There is an interesting discussion about the potential to deploy different models at the “growth” and “steady state” stages. I would express some scepticism about this. The lead times for investment are such that it is likely to be much better to make provision for a stable model from the outset.
The RAB model clearly has its attractions. The regulatory regime is tried and tested, and there are well understood mechanisms for regulating RAB regulated network providers. Investors will likely take comfort from a familiar landscape.
Offshore and onshore pipelines
An interesting discussion focusses on offshore pipelines. The history of the electricity sector suggests to me that caution is required in introducing distinctions between onshore and offshore transmission. These can create complexity and, eventually, hold back investment and development. This is something BEIS will need to consider very carefully, given the obvious potential for the production and storage of hydrogen offshore at scale.
Some points from the consultation: storage
For storage, the options include depleted gas or oil fields, salt or rock caverns, aquifers, containers for compressed or liquefied hydrogen and hydrogen carriers and metal hydrides.
The two keywords in BEIS’ analysis of storage are “potentially suited”. BEIS list the options for storage at pages 48 to 49. Most options are classed as “potentially suited”. Very few are “suited”.
The option which is “suited” at scale is limited to rock caverns.
The critical point that follows is the need to support further research into hydrogen storage. This will be critical if hydrogen is to play a full role in the energy system.
BEIS identify a wide range of barriers to investment in storage. BEIS note that barriers include demand uncertainty, high costs, commercial and regulatory uncertainty.
Potential business models
BEIS suggest a range of potential business models, including a RAB model, contracts for difference and government support. It is worth bearing in mind the history of gas storage regulation, which moved away from a merchant system to a regulated system.
A common British policymaker view has been that investment in storage is not required due to the deep and liquid international markets in gas. That view is not so popular now. There is a clear need for long-term and patient commitment to storage that does not fall victim to fashion. Hydrogen storage is likely to become a key element of energy system resilience.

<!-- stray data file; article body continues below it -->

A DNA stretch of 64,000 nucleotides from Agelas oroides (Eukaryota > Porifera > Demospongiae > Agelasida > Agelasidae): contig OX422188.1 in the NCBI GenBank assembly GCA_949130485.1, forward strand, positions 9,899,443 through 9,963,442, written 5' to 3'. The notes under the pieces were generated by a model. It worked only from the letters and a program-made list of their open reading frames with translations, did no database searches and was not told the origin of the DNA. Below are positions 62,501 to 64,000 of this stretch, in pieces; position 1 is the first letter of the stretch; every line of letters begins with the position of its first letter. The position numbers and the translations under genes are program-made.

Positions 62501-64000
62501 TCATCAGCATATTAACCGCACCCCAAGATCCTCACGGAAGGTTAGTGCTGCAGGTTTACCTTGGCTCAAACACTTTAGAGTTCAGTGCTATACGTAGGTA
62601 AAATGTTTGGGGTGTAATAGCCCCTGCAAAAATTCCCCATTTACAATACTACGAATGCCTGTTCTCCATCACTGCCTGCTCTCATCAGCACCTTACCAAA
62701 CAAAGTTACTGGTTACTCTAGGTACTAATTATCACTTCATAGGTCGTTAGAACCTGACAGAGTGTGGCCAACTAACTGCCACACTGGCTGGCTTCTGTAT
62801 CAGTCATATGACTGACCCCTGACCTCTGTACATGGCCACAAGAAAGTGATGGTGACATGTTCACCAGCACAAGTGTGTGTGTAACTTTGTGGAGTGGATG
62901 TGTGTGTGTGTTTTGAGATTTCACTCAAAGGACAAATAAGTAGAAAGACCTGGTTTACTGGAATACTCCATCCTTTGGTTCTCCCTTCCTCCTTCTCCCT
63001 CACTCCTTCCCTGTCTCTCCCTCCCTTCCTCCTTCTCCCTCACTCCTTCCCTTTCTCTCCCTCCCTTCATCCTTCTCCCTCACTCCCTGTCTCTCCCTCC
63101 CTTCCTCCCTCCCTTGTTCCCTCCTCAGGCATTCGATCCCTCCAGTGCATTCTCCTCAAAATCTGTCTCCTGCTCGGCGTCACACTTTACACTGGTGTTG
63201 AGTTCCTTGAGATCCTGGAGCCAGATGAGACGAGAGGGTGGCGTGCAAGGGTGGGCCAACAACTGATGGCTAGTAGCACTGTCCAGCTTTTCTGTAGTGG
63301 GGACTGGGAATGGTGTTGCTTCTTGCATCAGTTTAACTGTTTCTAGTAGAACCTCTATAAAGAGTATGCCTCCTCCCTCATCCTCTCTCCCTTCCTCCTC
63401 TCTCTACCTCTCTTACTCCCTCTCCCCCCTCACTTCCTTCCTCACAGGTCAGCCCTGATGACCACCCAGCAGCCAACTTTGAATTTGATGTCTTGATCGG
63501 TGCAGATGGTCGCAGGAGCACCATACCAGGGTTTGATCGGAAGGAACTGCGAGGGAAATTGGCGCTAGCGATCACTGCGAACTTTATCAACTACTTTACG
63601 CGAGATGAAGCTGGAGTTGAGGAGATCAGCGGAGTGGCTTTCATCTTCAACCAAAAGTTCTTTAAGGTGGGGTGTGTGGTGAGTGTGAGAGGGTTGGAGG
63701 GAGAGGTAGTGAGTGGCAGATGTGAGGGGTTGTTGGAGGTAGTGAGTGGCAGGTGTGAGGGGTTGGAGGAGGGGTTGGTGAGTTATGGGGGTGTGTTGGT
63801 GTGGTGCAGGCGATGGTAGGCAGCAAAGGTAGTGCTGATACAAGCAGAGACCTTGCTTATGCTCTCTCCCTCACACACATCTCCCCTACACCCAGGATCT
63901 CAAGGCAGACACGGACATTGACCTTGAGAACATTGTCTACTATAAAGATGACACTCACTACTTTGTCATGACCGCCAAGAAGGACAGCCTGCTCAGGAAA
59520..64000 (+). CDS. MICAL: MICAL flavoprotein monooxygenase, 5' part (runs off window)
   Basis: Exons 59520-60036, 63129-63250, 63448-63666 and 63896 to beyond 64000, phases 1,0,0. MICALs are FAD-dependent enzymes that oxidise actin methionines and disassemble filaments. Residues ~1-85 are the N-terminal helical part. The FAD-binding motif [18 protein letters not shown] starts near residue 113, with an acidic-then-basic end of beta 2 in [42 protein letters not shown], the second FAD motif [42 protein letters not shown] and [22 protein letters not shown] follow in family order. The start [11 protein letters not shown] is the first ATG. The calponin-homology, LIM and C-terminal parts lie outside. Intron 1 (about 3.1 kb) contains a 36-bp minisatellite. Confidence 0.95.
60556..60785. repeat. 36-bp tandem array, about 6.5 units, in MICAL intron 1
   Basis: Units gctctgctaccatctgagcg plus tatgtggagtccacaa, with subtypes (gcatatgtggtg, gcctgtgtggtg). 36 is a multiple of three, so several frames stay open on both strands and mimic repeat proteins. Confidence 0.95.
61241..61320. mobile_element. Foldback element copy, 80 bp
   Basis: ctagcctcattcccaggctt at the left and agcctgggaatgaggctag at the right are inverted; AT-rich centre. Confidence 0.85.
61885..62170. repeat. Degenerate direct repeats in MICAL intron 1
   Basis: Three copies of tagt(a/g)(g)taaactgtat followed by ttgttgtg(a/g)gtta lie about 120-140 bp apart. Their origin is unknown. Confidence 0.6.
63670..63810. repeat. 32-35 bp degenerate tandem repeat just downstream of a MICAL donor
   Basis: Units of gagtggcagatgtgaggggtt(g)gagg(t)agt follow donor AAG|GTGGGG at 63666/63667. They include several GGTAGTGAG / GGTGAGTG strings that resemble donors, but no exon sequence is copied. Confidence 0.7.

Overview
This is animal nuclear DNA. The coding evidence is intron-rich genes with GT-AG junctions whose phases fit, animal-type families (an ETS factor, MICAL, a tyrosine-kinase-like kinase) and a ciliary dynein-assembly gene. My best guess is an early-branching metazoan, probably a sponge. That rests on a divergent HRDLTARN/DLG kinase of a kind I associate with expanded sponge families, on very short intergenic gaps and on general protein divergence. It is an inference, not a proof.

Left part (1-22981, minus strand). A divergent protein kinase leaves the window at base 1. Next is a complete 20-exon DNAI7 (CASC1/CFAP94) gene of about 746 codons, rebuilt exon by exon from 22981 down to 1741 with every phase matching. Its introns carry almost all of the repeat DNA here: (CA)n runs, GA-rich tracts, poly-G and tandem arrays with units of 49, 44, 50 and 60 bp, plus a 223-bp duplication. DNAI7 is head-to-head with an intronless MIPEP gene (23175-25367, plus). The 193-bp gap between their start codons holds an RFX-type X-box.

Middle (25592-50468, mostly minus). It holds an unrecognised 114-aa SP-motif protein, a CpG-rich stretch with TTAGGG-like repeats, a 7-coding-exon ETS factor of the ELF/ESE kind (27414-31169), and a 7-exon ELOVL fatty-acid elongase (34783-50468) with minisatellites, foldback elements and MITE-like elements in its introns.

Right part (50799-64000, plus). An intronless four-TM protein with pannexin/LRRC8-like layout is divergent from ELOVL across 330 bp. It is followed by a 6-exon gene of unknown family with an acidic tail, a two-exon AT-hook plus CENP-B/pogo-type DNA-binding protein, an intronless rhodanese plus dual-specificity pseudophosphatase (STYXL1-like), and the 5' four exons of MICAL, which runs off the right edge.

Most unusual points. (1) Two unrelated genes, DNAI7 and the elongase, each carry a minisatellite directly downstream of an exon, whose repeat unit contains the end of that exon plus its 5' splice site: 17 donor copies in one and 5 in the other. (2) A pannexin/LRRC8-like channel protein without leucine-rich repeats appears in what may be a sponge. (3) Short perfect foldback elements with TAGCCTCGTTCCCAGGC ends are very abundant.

Some points from the consultation: strategic planning and the wider context
BEIS also note the need to identify an appropriate system for co-ordination/ strategic planning and seek views on this. In this regard, it is notable that the Energy Security Bill contemplates a wide role for the “Future System Operator”. Some involvement of the Future System Operator must be sensible, given e.g. the potential significant importance of hydrogen to the electricity sector and the trade-offs between the two energy vectors.
BEIS also discuss health and safety and planning and environmental consenting matters.
Planning is probably the most significant barrier to the development of GB infrastructure. It is hard to think of a better place to start than ensuring that the planning system does not deter developers. Great Britain needs unprecedented levels of investment to achieve net zero and a secure energy system. There are three ways in which the governments of the British Isles can help. One is by reforming planning law, and another is promoting investor confidence in a stable regulatory regime. The third is stable and predictable taxation frameworks. The third is not discussed in the paper, but is critical.
The wider context
I see a great deal of investor enthusiasm about hydrogen. BEIS has carried out a lot of good work, including on wider topics such as skills and supply chains. The Energy Security Bill However, delays are suggested to the Energy Security Bill and the government is carrying out a “net zero review”. It would be disappointing if this held up progress, when we need to move at pace to achieve net zero.